Release Date: Apr 17, 2020
Record label: Capitol
Genre(s): Pop/Rock, Alternative/Indie Rock, Alternative Pop/Rock
It’s taken a while, but with EOB Ed O’Brien has now joined the list of ‘Radiohead members dabbling in solo projects”. Most of those projects have gone as you’d expect – Thom Yorke‘s solo albums have been mostly successful explorations in electronica noodling, Jonny Greenwood has carved out a fine sideline in film scores, and Philip Selway‘s two solo records have shown off a surprisingly folky and intimate side to the drummer. Now comes guitarist O’Brien, and his debut album Earth is surprisingly quite hard to categorise.
On his debut album, Radiohead guitarist Ed O'Brien packs a mixed bag of edgy post-Brit-pop, tropical dance rhythms, and textural acoustic musings. One of the last members to leave the nest, O'Brien -- who goes here by his initials, EOB -- follows bandmates Thom Yorke, Jonny Greenwood, and Philip Selway in launching a solo side project with Earth, a diverse nine-song set co-produced by Flood (U2, Depeche Mode) and Catherine Marks (Foals, Manchester Orchestra). Prior to this, O'Brien has largely played the role of collaborator, providing a distinctive sonic cornerstone to Radiohead's sound while also serving as their six-string stalwart when Yorke and Greenwood began experimenting more heavily with synths.
For all of the radical reinventions Radiohead have undergone over the past 30-odd years--the shift to experimental electronica, the redrafting of instrumental roles, Thom Yorke's ponytail--guitarist Ed O'Brien has always remained guitarist Ed O'Brien. Amid the flurry of instrument swapping and machine tweaking that occurs at a typical Radiohead concert, O'Brien is rarely without his six-string and trusty bank of effects pedals, while his backing vocals often provide a crucial melodic underpinning for Yorke's flights of fancy. That grounding principle carries over to his first proper solo album.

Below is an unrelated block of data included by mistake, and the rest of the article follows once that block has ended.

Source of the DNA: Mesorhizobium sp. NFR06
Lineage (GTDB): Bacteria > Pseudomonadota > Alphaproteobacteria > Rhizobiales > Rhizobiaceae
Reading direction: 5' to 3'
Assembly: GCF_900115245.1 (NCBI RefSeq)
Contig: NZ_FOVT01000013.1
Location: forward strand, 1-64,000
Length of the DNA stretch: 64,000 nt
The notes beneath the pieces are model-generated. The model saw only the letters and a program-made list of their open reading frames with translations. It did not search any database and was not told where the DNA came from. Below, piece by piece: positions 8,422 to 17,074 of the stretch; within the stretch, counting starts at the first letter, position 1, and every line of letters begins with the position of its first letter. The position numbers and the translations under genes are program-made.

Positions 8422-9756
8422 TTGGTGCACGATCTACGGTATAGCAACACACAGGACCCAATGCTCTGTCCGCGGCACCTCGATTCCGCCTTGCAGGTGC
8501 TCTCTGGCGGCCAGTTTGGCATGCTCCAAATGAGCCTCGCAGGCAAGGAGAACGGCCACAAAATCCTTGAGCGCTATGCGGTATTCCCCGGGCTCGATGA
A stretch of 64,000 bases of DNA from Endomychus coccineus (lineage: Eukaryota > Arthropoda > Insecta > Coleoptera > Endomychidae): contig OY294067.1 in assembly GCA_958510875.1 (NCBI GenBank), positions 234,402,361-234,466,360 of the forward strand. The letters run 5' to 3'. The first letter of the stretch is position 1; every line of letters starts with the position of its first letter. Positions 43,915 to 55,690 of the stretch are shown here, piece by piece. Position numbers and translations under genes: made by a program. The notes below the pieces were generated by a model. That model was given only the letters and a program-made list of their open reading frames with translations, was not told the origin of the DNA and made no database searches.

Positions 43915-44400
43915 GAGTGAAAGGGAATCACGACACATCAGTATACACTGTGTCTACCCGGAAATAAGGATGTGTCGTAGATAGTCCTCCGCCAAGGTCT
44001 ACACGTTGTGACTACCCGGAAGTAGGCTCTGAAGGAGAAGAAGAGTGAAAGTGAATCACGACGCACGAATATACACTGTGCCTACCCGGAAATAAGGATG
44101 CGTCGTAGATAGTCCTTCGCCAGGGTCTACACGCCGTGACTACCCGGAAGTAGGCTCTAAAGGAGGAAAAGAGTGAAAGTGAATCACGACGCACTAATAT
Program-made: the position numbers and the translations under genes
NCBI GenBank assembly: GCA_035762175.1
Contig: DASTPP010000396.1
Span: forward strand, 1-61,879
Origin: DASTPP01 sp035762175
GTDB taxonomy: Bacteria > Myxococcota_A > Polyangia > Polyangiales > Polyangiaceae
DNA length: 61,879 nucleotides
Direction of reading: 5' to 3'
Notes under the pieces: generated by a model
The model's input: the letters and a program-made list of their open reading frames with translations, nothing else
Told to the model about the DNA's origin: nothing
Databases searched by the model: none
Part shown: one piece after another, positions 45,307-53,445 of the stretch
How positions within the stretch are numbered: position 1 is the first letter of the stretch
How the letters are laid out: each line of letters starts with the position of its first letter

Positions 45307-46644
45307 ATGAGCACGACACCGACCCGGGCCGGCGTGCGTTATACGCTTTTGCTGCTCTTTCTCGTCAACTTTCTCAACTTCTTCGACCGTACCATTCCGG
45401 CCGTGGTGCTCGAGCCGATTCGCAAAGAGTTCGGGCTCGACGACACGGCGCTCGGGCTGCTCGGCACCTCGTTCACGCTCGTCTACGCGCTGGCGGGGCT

The reasons why Ed O'Brien never ventured to write a solo album are as predictable as you'd expect. The Radiohead guitarist always held back due to a lack of self-confidence, thinking that he couldn't quite form his disparate ideas into fully-formed songs. Standing next to songwriting giants like Thom Yorke and Jonny Greenwood may also have something to do with it, both of which practically pioneered the indie-meets-electronic aughts sound that continues to permeate in today's alternative landscape.
'Earth', the debut LP from Radiohead's Ed O'Brien might provide moments of hope and compassion across its runtime, but for the majority it feels too indirect and underplayed. Ed relocated to rural Brazil in 2012, and any inspiration from the rhythms and joy of Rio's carnival is most apparent on the latter half of the appropriately-named 'Brasil', with its resonant, grooving basslines and pushing drum beats layered with sequencers akin to those on Radiohead's 'The King Of Limbs' and its remixes. Opener 'Shangri-La', meanwhile, energetically lifts and falls with tension, filled with spacey guitars and vibrant percussion.
Pale Blue Dot is a photograph of planet Earth taken by the Voyager 1 space probe at a distance of 3.7 billion miles. In the photograph, Earth's apparent size is less than a pixel; a tiny dot against the vastness of space. It is through a need for perspective, to take a step back and see the bigger picture, that Radiohead's guitarist Ed O'Brien, under the moniker EOB, came to make 'Earth': his debut solo record that is a reassuring anchor in these chaotic times.